The stock market is risky!


Clearly the only difference between this and the stock market is the feathered hat.

You’ve probably heard this from a dozen different people in your life.  That’s because its extremely true.  If you needed a way to legitimately lose your life savings in a couple days I have some bulletproof stock market strategies to recommend.  The stock market is like a car, it is extremely dangerous in the hands of someone who has no idea what they’re doing, and even if you do everything right something bad can still happen and wreck your life.  However, sometimes it is the only practical way to get from A to B, and after you understand what you’re doing it can substantially improve your life for the better, and its risks can be mitigated.  Generally, folks are unfamiliar with how the stock market works, and understandably nervous about the concept.

The concept of a “stock” is probably an over-broad term as it is.  People regularly categorize some of their investments as “stocks”.  When budgeting for spending however, no one budgets a certain amount of money for “services” and a certain amount of money for “goods”.  If the discussion on personal finance never got more specific than making sure that your spending allocation was your age in percentage for services and the rest on goods, I’d probably go crazy, yet people routinely recommend the same sort of breakdown for investments.  A stock is a pro-rata ownership of a company.

In the US companies can own all kinds of things.  Let’s take two companies that everyone is familiar with as an example, Facebook, and McDonald’s.  If you told someone that you own a website that makes money from ad sales as well as the employment contracts of some of the smartest people in the world they would realize that it is very different from owning some of the best real estate in the world along with franchise agreements for a burger chain.  It’s obvious in this case that owning each of these things are very different propositions, for some reason when you call them both stocks, the nuance goes out the window and all people seem to care about is that they, as Will Roger’s put it: buy some good stock, and hold it till it goes up, then sell it. If it don’t go up, don’t buy it. If you own a stock, you are part owner the underlying business.  This is what separates the stock market from gambling, the owner of a stock makes money from the profits of the underlying business, and could make money even if there was no one else trading stocks.  The gambler makes money only from other gamblers.

Are stocks gambling?

People like to equate any risk with gambling.  They love to compare the stock market to a casino.  It’s fun to compare these rich Wall Street folks with gamblers.  There is one important difference, gambling is a zero-sum game.  Stock ownership is a positive-sum.  What’s the difference?  In any gambling, for each dollar won there is a corresponding dollar lost.  If you and I play poker, one of us ends the night with less money and one ends with more.  We can’t both show up with $100 and both walk away with $400. that’s because when gambling you make money from other gamblers, therefore in aggregate gamblers make no money.  Investors, on the contrary, make money in aggregate.  The average dollar invested in the stock market earns about 10% annually.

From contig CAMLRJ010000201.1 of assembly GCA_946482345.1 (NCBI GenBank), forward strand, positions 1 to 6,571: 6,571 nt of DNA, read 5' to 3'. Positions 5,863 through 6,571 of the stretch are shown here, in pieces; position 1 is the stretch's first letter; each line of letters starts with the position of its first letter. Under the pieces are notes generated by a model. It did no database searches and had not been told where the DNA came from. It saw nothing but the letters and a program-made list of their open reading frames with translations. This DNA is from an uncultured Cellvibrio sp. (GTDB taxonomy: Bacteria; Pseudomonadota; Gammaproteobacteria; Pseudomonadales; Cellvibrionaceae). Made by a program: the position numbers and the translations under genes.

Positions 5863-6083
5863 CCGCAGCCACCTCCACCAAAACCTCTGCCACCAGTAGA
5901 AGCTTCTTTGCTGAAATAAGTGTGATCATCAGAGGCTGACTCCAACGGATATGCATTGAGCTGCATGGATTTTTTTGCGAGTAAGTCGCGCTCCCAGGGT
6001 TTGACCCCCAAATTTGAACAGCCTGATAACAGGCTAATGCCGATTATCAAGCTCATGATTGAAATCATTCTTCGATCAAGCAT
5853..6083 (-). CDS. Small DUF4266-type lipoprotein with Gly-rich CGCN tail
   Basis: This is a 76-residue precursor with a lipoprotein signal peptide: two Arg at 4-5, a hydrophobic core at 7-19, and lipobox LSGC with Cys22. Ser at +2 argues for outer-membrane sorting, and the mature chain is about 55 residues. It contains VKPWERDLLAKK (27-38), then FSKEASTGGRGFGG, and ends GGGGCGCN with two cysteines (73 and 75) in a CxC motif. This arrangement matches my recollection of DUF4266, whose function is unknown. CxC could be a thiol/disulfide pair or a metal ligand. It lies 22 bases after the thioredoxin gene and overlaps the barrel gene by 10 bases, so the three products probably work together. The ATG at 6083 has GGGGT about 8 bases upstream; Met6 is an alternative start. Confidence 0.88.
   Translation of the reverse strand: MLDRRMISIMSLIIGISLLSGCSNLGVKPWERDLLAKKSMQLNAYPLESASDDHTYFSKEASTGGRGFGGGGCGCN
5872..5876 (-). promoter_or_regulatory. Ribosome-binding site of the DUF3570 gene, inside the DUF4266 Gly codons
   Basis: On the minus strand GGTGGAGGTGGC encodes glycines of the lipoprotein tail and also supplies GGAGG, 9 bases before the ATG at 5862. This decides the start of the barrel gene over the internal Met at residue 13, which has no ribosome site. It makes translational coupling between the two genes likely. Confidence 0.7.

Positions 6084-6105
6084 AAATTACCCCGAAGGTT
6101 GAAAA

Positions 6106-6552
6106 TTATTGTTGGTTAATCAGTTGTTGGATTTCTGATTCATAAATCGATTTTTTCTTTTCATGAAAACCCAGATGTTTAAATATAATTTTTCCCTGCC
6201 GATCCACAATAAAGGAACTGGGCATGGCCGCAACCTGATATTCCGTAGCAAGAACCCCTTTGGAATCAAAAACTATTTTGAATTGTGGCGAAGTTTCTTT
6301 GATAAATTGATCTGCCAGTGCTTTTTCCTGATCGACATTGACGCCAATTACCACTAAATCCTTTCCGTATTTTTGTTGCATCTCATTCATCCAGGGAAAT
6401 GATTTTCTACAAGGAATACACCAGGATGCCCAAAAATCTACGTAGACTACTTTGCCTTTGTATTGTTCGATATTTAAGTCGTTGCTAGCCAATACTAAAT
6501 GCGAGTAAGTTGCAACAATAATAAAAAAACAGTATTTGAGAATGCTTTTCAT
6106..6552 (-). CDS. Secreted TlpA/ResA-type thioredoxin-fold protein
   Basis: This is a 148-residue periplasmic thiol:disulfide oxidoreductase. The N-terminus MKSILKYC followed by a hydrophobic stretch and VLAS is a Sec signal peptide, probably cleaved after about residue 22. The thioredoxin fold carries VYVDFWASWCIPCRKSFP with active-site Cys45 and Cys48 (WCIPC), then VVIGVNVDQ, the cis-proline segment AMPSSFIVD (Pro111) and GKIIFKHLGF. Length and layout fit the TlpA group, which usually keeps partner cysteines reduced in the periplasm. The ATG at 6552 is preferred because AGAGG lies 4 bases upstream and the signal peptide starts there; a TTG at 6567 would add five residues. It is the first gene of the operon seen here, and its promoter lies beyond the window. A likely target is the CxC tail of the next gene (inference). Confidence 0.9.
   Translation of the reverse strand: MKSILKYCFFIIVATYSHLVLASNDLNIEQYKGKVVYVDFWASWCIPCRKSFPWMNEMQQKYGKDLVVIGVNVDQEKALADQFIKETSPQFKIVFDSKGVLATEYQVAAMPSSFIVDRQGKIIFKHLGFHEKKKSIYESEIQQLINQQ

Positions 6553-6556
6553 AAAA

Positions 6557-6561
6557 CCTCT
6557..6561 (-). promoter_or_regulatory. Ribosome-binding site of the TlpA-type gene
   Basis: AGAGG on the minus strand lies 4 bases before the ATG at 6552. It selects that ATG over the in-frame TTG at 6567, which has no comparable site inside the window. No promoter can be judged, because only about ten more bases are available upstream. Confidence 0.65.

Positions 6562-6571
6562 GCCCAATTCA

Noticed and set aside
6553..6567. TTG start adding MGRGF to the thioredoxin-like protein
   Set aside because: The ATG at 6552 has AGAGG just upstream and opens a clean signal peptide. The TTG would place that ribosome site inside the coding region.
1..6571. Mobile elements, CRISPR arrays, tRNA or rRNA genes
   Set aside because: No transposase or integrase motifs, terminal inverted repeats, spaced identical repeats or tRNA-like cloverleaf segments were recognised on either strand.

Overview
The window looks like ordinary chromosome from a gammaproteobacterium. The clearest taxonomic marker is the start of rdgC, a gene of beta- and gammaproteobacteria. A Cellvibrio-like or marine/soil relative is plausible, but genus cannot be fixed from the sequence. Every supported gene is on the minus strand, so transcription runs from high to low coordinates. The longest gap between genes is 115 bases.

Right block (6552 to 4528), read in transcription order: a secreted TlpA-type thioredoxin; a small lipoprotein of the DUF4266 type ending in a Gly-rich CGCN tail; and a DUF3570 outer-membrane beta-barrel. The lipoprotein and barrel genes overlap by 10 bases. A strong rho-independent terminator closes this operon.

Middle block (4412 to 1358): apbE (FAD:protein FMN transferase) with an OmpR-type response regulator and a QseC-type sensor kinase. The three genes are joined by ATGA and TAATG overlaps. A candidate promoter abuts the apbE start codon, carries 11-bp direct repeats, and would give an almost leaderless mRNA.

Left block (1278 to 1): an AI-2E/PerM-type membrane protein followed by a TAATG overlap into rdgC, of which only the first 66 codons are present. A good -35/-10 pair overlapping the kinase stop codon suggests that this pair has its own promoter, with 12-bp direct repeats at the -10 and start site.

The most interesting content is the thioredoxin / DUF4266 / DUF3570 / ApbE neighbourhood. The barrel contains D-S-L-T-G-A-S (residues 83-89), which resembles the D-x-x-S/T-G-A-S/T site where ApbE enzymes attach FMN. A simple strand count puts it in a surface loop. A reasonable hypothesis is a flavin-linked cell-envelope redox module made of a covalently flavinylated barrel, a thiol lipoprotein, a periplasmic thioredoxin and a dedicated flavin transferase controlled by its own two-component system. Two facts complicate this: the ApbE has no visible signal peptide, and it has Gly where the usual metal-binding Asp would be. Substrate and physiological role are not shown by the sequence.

But, but I read this book and there’s all of this fast trading…and I’m getting cheated!

Yes, there are people doing some suspicious things on the stock market, but is it going to make any difference in your returns?  Not unless you trade in huge blocks of millions of dollars worth of stocks.  The effect high frequency traders will tend to have on you is make your trades a couple tenths of a penny cheaper (Yay?).  Let’s play with the idea a little though.

Trade less, own more

The real likely situation isn’t that you’re going to lose money to people “cheating”, but simply because you have no idea what you are doing, however, the only time someone else can get the better of you in the stock market is when you buy or sell a stock.  This is also when you encounter mosts costs involved with the stock market.  The broker charges you a fee, you have to pay some portion of the bid-ask spread, and you might trigger taxes.  The average company in the United States makes money or expects to make money in the future, that is, after all, why they exist in the first place.   Whenever you trade a stock you cost yourself some of the profits from the underlying business that the stock represents.  Some of that might be from taxes, some because you’re selling too cheaply or buying too dear and the guy on the other end of the trade knows more than you.  The optimal solution if you don’t think you’re the smartest guy in the stock market (you aren’t) is to buy a stock and only sell it years and years later if you need the money.


All businesses are exposed to some kind of risk, so don’t buy just one stock, you should probably buy a bunch of different stocks.  Make sure that the businesses that you own are exposed to different risks.  It might make sense to own some of Apple, some Proctor and Gamble, some Exxon-Mobil, and some McDonalds.  Generally the benefits of diversification tend to trail off after the first 25 stocks or so.

How not to gamble

This has left us with a couple simple rules that we could use to construct a portfolio.

  • Pick 25 companies from a list of companies that you can buy on the stock market.  (Maybe from this list)
  • Make sure that they are in different industries, sell to different geographic areas, etc.
  • Buy them every month with your investible savings.
  • Don’t sell them.

If you follow these four rules I’d happily bet that you’d end up richer in ten years.



Disease Called Debt
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